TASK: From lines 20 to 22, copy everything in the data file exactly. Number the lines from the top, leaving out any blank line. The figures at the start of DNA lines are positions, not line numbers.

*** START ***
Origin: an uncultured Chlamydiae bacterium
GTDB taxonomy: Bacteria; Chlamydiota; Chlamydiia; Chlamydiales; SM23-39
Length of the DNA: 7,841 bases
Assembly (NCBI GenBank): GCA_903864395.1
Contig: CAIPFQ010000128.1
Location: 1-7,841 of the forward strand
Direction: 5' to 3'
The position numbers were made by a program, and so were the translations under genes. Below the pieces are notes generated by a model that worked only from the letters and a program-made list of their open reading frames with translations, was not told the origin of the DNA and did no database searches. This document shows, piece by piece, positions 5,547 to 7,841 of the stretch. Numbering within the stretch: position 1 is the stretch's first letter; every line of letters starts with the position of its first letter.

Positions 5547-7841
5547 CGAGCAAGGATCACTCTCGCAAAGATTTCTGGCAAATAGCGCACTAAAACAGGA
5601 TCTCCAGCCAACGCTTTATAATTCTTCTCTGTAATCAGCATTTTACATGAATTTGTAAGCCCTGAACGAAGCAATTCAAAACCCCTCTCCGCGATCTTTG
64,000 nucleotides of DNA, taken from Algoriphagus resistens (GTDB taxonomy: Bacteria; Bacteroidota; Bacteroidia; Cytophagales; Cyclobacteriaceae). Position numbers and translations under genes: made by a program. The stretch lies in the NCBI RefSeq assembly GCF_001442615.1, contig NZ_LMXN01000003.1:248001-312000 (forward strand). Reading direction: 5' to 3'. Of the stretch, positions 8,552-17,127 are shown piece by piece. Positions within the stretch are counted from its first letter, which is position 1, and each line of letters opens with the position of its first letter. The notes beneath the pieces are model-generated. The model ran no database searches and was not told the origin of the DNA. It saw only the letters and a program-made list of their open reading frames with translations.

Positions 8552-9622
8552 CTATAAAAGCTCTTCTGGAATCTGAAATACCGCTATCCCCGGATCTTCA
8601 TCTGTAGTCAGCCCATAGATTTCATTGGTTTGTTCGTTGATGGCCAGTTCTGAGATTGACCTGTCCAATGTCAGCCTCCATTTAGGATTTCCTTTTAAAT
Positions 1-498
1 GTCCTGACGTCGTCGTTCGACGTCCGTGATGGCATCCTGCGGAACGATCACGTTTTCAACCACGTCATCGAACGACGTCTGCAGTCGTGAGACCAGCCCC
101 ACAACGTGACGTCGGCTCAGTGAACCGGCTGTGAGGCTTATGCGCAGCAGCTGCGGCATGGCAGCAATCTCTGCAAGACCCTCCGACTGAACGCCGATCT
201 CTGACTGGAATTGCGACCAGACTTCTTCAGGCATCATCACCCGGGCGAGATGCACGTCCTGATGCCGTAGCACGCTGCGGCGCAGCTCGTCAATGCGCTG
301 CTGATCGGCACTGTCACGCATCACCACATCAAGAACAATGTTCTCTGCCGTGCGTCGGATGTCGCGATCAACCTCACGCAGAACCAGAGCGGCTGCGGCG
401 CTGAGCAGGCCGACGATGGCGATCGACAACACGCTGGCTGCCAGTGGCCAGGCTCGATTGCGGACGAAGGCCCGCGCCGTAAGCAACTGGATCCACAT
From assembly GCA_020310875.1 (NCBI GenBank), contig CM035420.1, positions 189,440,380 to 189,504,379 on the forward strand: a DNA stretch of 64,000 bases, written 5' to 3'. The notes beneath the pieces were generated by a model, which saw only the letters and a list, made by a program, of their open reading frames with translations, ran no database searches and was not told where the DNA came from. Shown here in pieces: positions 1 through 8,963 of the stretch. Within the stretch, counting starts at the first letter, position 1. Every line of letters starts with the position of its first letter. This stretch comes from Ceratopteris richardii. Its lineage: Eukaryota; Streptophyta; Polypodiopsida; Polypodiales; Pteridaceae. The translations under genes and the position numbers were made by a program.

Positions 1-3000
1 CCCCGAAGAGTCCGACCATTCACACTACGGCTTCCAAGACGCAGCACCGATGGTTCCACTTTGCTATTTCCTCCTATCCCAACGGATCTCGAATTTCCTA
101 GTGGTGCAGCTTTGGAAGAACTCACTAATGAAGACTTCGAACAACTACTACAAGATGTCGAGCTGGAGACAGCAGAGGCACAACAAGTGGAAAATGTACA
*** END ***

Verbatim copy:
301 CTGATCGGCACTGTCACGCATCACCACATCAAGAACAATGTTCTCTGCCGTGCGTCGGATGTCGCGATCAACCTCACGCAGAACCAGAGCGGCTGCGGCG
401 CTGAGCAGGCCGACGATGGCGATCGACAACACGCTGGCTGCCAGTGGCCAGGCTCGATTGCGGACGAAGGCCCGCGCCGTAAGCAACTGGATCCACAT
From assembly GCA_020310875.1 (NCBI GenBank), contig CM035420.1, positions 189,440,380 to 189,504,379 on the forward strand: a DNA stretch of 64,000 bases, written 5' to 3'. The notes beneath the pieces were generated by a model, which saw only the letters and a list, made by a program, of their open reading frames with translations, ran no database searches and was not told where the DNA came from. Shown here in pieces: positions 1 through 8,963 of the stretch. Within the stretch, counting starts at the first letter, position 1. Every line of letters starts with the position of its first letter. This stretch comes from Ceratopteris richardii. Its lineage: Eukaryota; Streptophyta; Polypodiopsida; Polypodiales; Pteridaceae. The translations under genes and the position numbers were made by a program.